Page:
3. You look like me when my rosacea and allergic contact dermatitis were at their worst. Is your face like that all day, or does it get worse with heat, cold, after dinner, etc.? Did your dermatologist rule out these two conditions? I think I commented on another post, but I am writing again here because your skin looks so much like mine did … it’s shocking.
    If you google “rosacea forum” there are some helpful people on there (also some not-so-helpful people).

    • Hi Miss Diagnoses, I have spoken to the doctor about Rosacea and he doesn’t think it’s that. My skin sometimes looks OK when I get up, and then when I get up it gets worse and worse throughout the day. This time I think I know what caused it. I had fried egg for breakfast on Sunday and it has flared up again. Eggs seems to be a common food. I am usually OK with eggs but I wonder if the fact my hay fever is so bad right now means my body just cannot cope with eggs. I used to be very allergic to eggs but grew out of that one slowly. Staying off the eggs for a bit to see if that is it. All very complicated this. I will take a look at the rosacea forum though, doctors are not always right about these things… but my skin does seem to flare up because of food triggers.

  4. Ha, no, that is actually a hallmark of rosacea–it flares with certain foods. Actually I should say that is hallmark of some types of rosacea because there are different types. I’m glad that your patch test came out negative though. I cut my rosacea about 50 percent when I gave up dairy and gluten. Here is a list of triggers. http://www.rosacea.org/patients/materials/triggers.php It doesn’t say eggs, but it does say “foods high in histamine,” so if I am not mistaken, that includes eggs. The reason I thought “rosacea” was that you have redness across the cheeks, not much on your nose and a bit on the forehead. General doctors often don’t understand rosacea — you have to go to a good dermatologist if you haven’t already done that. Good luck!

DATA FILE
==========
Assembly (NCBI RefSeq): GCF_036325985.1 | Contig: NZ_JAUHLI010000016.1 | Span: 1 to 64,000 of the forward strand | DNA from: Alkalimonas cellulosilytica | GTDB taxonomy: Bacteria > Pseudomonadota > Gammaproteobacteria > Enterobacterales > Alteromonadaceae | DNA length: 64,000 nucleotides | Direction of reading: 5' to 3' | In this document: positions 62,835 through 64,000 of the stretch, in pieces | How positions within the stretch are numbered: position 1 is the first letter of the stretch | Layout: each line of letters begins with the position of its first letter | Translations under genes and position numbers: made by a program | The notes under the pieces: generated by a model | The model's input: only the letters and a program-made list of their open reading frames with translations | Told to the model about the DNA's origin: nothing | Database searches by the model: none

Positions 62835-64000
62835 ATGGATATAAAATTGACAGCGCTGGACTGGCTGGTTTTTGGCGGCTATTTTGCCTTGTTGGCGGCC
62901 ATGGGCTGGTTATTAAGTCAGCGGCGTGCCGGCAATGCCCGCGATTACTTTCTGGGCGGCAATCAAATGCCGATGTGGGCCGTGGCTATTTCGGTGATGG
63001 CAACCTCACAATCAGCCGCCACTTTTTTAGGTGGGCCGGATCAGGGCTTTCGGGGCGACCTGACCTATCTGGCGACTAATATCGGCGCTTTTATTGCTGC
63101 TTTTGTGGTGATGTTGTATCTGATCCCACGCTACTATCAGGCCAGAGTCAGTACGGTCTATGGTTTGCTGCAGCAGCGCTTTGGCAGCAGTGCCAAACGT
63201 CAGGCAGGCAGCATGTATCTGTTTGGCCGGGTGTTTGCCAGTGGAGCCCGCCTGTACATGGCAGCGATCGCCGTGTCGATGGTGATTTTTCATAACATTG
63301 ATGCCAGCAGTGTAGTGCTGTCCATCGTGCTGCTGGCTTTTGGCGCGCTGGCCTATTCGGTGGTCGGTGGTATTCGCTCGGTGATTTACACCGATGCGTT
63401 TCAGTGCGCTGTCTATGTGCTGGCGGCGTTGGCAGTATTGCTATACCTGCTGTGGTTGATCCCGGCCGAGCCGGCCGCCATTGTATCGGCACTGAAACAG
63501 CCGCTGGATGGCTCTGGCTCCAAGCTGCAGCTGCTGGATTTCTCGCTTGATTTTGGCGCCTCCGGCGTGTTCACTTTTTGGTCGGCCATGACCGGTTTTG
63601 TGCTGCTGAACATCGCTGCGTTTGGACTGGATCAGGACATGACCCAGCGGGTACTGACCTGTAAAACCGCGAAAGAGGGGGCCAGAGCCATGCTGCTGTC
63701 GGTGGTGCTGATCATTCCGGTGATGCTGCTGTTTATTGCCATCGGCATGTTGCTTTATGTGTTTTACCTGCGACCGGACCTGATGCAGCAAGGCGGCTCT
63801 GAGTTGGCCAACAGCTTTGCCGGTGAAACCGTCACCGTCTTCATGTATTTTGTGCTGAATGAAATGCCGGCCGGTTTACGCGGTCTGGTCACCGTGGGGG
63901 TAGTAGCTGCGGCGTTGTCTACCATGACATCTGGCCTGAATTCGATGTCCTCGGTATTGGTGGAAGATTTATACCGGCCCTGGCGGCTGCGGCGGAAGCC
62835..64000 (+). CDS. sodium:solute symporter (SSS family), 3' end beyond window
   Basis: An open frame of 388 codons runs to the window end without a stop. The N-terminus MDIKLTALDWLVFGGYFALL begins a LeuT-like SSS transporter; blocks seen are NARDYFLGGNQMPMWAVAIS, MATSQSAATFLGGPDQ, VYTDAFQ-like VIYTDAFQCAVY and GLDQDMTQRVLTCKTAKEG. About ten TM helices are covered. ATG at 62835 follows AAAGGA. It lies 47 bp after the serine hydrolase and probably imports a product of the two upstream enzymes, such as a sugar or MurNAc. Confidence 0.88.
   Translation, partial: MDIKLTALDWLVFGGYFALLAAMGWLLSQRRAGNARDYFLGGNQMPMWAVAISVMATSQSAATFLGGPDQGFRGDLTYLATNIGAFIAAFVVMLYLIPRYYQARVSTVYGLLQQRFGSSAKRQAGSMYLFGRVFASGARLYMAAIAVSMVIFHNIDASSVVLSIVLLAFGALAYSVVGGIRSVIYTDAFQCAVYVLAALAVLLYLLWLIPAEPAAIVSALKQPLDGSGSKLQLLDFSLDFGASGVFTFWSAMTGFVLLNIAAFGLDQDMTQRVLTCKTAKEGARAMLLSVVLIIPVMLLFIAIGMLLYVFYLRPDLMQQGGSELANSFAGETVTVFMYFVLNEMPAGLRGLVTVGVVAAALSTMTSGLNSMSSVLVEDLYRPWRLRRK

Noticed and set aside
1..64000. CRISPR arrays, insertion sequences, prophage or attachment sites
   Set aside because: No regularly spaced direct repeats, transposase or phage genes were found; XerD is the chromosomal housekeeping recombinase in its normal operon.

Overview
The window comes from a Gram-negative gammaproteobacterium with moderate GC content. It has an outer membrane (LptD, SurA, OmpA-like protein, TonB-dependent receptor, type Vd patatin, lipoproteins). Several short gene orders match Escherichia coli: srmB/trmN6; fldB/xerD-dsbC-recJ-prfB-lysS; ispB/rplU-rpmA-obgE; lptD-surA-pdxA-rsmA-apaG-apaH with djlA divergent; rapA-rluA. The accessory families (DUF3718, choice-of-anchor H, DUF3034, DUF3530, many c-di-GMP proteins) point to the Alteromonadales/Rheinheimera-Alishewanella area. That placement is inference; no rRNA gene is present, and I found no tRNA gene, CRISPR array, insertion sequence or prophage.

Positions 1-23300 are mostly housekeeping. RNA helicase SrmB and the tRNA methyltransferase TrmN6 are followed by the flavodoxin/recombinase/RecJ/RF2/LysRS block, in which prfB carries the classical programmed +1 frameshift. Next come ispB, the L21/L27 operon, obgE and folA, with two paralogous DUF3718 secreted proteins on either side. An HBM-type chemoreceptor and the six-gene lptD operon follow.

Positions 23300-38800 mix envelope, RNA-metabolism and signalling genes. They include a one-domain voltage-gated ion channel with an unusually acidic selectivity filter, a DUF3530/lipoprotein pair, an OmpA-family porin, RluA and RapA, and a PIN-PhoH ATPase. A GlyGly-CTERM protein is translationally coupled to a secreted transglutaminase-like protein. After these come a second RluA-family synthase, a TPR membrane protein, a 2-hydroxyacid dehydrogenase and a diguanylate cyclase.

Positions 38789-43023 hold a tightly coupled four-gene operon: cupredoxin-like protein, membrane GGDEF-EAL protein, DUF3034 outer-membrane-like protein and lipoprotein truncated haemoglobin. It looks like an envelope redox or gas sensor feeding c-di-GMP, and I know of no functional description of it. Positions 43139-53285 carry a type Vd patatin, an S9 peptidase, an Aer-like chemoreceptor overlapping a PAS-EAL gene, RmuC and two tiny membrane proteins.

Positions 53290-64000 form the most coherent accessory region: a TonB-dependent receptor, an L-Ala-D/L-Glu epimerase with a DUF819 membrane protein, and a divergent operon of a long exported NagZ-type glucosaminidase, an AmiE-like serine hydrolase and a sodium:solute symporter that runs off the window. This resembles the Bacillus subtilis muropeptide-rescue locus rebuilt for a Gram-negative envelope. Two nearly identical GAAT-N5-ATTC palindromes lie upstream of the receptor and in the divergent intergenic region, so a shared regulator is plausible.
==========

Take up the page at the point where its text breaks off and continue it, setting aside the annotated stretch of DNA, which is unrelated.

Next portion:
• Well that website is talking to me. It IS ME! My dermatologist has never mentioned rosacea. I asked my GP about it years ago when a lady suggested I might have it but he said, no, definitely not. But to be honest, when I see the dermatologist or doctor I generally haven’t got this reaction. I just don’t bother them with it because they can never really offer much in the way of help or advice. It goes down of its own accord usually but it can take days to subside. I’m going out to an awards dinner tomorrow so will have to try to mask this with concealer and makeup… oh the joy. I am going to read up on Rosacea now and take some stuff for the dermatologist to read. If it is Rosacea I doubt the protopic will help much.